As the dystopian drama Never Let Me Go, which addresses the controversial issue of cloning, receives its UK general release this Friday, we consider the results of a recent poll to gauge the British public’s view on this sensitive issue.
The movie, starring Kiera Knightley, Carey Mulligan and Andrew Garfield (pictured), and which has already been screened at several film festivals including the 2010 International Toronto Film Festival, features the cloning of both humans and organs, and is set in a world where the creation of clones for body parts is routine.
Over the question of whether human cloning would take place in the future, opinion was almost evenly split in a poll from October 2010.
- 47% of people think it likely that we will clone human beings in the next forty years
- But 43% didn’t see human cloning taking place in the near future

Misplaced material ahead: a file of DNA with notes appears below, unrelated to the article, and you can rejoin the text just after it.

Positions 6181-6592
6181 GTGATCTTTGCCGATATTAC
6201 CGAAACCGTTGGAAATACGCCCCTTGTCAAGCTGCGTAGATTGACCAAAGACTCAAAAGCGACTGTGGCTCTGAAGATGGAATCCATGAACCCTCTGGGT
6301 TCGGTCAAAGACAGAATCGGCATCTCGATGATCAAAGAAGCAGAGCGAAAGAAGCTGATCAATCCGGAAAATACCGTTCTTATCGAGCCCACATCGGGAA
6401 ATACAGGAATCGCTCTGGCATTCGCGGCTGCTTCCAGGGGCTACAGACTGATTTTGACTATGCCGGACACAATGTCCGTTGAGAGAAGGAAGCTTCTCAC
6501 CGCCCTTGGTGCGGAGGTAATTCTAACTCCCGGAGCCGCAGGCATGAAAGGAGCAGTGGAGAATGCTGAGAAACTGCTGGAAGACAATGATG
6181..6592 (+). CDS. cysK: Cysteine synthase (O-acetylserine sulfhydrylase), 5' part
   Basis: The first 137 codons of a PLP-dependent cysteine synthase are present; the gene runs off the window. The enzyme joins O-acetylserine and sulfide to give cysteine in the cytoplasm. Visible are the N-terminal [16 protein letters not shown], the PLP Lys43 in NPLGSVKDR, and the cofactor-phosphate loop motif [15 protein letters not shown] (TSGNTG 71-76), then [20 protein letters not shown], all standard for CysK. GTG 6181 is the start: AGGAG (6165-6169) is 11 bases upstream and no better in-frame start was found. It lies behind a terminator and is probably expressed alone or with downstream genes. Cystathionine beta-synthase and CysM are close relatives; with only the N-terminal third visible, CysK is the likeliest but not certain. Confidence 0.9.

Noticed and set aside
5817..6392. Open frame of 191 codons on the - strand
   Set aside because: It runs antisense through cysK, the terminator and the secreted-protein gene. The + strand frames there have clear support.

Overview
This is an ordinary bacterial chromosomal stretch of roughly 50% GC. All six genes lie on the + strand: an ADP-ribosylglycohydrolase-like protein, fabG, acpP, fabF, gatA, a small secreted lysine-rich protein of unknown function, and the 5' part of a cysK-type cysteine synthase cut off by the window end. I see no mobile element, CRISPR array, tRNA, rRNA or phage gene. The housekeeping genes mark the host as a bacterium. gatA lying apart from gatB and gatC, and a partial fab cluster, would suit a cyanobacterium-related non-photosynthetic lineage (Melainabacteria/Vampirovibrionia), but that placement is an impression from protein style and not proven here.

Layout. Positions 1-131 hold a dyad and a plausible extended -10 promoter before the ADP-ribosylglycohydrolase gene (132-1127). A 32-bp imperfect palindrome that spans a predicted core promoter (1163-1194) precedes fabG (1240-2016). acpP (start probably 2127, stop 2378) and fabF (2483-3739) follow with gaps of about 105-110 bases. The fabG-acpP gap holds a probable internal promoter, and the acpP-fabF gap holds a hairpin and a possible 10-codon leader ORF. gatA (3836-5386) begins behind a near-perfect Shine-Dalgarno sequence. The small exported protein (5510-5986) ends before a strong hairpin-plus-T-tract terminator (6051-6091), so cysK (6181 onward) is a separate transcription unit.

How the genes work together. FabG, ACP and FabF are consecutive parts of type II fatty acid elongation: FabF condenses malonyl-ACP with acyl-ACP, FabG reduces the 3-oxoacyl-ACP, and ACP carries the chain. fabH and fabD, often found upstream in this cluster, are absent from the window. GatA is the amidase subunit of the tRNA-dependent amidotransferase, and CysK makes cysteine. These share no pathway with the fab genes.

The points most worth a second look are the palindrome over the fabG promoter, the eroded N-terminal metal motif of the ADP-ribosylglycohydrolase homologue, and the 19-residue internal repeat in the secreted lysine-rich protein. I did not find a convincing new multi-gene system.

Cloning of animals was considered a more likely project.
- 52% said that the reappearance of an extinct species through cloning will either definitely or probably happen in the next two decades
- Whereas 37% didn’t think this would be the case
The ethics of cloning was strongly contested by some of our UK panellists in a 2010 debate, with many considering the cloning of humans to be a slippery slope, ‘towards an unregulated use of cloning which would spiral out of hand’. However, the cloning of organs was met with a more positive response, deemed by some to be ‘medically very useful’.